You hike, or I hike, in the middle of a city of almost 20 million people and you’re alone. Just the crows and the spiralling hawks and the slanting gold light touching the oak trees and the soon-to-go-away
wild flowers.

The end of the world just feels closer here, but it’s nice, somehow. Maybe the actual end of the world won’t be so nice but the temporal proximity can be OK. In the slanting gold light. You have to see it, the canyons in shadow and the tops of the hills in one last soft glow.

What a strange non-city.

 

25 May

They asked for only four journal entries, so here’s the last one.

And why is # a “hashtag”?

Hash? Like weird meat or weird marijuana? Tag, like the game?

At least “blog” has an etymology, even if, as a word, it sounds like a fat clog in a drain.

A friend who works in an emergency room had a patient delivered to her who had a croquet ball in his lower intestine. I guess there’s a lesson there: always have friends who work in emergency rooms, as they have the best stories.

No coyotes tonight. But there’s a long, lonesome, faraway train whistle or horn. Where?

Where in LA would there be a long, lonesome, faraway train whistle or horn?

It’s such a faraway sound. Lonesome hoboes watching the desert from an empty train car. Going where?

I met a woman recently who found human body parts in some bags while she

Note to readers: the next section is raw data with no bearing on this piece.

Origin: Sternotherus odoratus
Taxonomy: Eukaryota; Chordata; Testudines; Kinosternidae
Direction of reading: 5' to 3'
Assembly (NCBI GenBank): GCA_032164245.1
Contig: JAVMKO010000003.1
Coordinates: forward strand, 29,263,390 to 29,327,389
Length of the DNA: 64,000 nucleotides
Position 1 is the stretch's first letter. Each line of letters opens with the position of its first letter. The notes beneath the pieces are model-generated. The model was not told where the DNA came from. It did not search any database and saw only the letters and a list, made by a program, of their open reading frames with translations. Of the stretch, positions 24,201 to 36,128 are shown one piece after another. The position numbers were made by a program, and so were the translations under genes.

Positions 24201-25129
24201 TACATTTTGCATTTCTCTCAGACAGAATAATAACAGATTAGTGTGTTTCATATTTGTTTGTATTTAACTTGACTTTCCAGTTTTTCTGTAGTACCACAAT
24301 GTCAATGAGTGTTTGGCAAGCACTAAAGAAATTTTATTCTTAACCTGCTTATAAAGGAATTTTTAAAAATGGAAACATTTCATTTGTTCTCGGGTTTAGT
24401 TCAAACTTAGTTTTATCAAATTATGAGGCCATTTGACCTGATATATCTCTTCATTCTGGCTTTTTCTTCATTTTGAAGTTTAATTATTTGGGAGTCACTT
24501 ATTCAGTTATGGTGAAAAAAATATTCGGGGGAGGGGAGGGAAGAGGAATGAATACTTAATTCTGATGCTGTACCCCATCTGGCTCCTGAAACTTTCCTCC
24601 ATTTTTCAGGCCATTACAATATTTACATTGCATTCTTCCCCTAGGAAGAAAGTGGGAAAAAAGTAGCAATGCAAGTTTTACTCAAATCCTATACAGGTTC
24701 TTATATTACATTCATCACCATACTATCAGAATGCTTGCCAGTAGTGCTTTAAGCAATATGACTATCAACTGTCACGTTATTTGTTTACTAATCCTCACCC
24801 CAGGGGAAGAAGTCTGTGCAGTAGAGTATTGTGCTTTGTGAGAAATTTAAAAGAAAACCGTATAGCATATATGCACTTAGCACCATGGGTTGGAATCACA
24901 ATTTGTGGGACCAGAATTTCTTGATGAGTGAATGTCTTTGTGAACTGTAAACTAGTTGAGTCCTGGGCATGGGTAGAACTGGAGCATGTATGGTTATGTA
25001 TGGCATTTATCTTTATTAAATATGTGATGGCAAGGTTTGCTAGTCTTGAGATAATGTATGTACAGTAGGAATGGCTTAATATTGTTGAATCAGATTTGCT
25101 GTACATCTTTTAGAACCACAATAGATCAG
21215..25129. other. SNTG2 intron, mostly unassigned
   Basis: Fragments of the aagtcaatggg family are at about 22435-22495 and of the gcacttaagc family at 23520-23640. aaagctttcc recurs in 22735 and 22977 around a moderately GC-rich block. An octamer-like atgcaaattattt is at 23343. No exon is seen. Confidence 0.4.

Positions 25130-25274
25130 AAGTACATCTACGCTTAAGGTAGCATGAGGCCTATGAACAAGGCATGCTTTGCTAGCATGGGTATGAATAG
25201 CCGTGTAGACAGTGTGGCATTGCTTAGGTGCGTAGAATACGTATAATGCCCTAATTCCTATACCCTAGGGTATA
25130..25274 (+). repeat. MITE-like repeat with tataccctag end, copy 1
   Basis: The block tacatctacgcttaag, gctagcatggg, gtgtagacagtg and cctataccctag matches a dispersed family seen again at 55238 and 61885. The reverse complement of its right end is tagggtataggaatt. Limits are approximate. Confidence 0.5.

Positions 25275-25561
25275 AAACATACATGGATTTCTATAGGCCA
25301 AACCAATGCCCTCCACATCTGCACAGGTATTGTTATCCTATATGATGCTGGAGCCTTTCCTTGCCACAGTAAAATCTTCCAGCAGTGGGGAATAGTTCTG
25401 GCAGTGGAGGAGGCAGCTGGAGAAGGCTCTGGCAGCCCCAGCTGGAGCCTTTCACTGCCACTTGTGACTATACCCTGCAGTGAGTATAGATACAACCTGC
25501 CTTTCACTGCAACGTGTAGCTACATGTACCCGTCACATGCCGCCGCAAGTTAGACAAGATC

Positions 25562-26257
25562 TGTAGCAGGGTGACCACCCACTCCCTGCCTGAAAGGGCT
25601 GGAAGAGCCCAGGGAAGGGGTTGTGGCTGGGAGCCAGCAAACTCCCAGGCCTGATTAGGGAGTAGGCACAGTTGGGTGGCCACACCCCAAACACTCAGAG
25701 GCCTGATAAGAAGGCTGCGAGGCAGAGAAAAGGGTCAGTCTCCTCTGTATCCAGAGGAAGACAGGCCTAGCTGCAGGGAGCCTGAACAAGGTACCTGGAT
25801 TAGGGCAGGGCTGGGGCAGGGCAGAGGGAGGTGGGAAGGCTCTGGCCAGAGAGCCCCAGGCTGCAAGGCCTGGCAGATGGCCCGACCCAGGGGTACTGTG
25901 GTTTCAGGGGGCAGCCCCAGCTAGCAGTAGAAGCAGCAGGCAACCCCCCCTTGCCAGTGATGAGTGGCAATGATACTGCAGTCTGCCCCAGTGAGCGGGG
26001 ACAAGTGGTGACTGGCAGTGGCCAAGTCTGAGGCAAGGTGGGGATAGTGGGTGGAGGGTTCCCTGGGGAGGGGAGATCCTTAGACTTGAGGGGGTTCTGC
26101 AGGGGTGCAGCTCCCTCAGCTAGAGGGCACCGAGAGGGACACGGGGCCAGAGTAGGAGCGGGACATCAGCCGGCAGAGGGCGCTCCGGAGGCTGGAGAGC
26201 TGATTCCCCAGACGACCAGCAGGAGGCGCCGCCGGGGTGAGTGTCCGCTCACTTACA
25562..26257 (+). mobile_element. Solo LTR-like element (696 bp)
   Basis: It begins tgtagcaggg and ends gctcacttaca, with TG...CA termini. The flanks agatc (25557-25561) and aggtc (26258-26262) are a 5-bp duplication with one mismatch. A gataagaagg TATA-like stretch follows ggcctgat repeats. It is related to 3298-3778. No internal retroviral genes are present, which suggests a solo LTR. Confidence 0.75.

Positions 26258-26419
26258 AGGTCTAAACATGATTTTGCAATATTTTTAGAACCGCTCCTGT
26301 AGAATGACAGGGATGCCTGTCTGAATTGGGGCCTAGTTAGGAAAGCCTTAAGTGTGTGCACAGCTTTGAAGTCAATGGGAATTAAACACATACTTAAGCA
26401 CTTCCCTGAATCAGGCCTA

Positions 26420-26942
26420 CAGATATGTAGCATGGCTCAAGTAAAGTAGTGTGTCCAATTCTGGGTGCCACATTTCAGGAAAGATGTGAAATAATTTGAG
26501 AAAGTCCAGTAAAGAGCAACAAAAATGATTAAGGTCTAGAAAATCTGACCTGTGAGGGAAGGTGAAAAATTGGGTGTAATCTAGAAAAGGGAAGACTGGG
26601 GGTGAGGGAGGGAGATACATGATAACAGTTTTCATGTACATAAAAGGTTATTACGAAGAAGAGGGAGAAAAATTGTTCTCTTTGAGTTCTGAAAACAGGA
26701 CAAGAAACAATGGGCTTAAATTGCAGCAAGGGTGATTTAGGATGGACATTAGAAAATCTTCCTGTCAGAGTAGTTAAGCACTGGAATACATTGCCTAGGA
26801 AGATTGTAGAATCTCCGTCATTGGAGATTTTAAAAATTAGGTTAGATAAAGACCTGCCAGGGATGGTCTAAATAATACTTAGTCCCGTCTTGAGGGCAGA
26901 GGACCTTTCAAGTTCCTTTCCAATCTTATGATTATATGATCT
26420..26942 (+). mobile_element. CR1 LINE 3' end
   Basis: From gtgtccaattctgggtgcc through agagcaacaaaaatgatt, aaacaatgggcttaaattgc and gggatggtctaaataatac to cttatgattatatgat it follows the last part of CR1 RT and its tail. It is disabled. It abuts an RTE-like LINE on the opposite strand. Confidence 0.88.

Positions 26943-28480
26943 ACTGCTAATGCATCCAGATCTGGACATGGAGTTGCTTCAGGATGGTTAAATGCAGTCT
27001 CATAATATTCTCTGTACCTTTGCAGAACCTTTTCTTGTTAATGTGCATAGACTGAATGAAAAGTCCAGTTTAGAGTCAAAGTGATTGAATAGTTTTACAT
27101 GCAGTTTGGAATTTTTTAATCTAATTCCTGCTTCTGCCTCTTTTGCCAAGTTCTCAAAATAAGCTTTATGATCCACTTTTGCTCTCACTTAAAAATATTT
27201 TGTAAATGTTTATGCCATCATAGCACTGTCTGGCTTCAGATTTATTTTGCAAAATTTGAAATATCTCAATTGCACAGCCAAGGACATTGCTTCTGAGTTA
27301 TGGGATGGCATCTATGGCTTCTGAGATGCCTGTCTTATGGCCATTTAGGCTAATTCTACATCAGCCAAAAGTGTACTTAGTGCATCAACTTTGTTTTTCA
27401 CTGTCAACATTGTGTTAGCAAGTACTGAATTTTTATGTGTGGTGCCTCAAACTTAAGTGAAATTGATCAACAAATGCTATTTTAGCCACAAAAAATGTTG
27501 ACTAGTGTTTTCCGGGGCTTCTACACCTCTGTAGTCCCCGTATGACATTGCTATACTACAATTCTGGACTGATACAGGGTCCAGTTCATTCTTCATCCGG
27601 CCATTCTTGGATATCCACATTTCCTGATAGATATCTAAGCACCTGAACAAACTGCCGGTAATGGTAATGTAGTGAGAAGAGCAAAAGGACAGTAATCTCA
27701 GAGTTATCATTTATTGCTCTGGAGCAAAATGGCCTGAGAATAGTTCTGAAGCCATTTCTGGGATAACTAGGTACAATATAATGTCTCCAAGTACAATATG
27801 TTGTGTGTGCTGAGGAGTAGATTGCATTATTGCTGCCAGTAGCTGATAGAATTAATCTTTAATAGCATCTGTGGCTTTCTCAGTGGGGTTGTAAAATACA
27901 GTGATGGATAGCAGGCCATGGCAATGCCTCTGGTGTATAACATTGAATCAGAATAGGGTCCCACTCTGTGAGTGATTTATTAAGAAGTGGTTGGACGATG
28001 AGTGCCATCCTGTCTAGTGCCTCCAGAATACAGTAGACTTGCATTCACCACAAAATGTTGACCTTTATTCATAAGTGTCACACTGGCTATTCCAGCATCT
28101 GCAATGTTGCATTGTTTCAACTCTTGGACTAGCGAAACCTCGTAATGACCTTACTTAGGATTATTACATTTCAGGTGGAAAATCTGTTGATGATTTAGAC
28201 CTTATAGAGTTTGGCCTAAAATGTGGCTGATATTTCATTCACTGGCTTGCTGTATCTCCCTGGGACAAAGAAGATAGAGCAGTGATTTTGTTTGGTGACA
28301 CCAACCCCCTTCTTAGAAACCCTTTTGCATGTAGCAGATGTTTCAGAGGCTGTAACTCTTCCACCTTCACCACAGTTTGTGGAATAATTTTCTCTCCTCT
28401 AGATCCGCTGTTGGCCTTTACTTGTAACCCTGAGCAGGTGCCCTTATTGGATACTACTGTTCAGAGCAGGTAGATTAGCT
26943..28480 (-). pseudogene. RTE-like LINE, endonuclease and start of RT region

was hiking.

Technically, her dogs found them.

Then she found the dogs.

And then the sky was full of helicopters, as even in LA it’s unusual to have human hands and things left in bags near a hiking trail a few hundred yards from Brad Pitt’s house.

What is this place?

When I used to visit LA, I marvelled at the simple things, like gas stations and guest bedrooms.

I was a New Yorker.

And the gas stations took credit cards. At. The. Pumps.

What was this magic?

And people had Donald Judd beds in their living rooms, just slightly too small for actual sleeping – but, still, there’s your Donald Judd bed. In your living room at the top of the hill somewhere, with an ocean a dozen miles away but so clear you can see Catalina.

They drained the reservoir and now don’t know what to do with it.

Good old LA, confused by things like empty reservoirs in the middle of the city.

Maybe that’s where the lonesome train lives. And it only comes out at night, to make the sound of a lonesome train whistle, echoing from the empty concrete reservoir that’s left the city nonplussed.

“We’ve never had an empty reservoir in the city before.”

So . . . Do something great with it. I know, it’s a burden being given a huge gift of ­empty real estate in the middle of the city.

Tomorrow I’m meeting some more friends who’ve moved here from New York.

“We have a guest bedroom!” they crow.

A century ago, the Griffith Park planners planted redwoods across the street. And now the moon is waning but shining, far away but soft, through the redwoods.

No coyotes, but a waning moon through some towering redwoods is still really OK. As it’s a city that isn’t a city, and it’s my home.

Goodnight.

Moby’s memoir, “Porcelain”, is published by Faber & Faber

This article first appeared in the 26 May 2016 issue of the New Statesman, The Brexit odd squad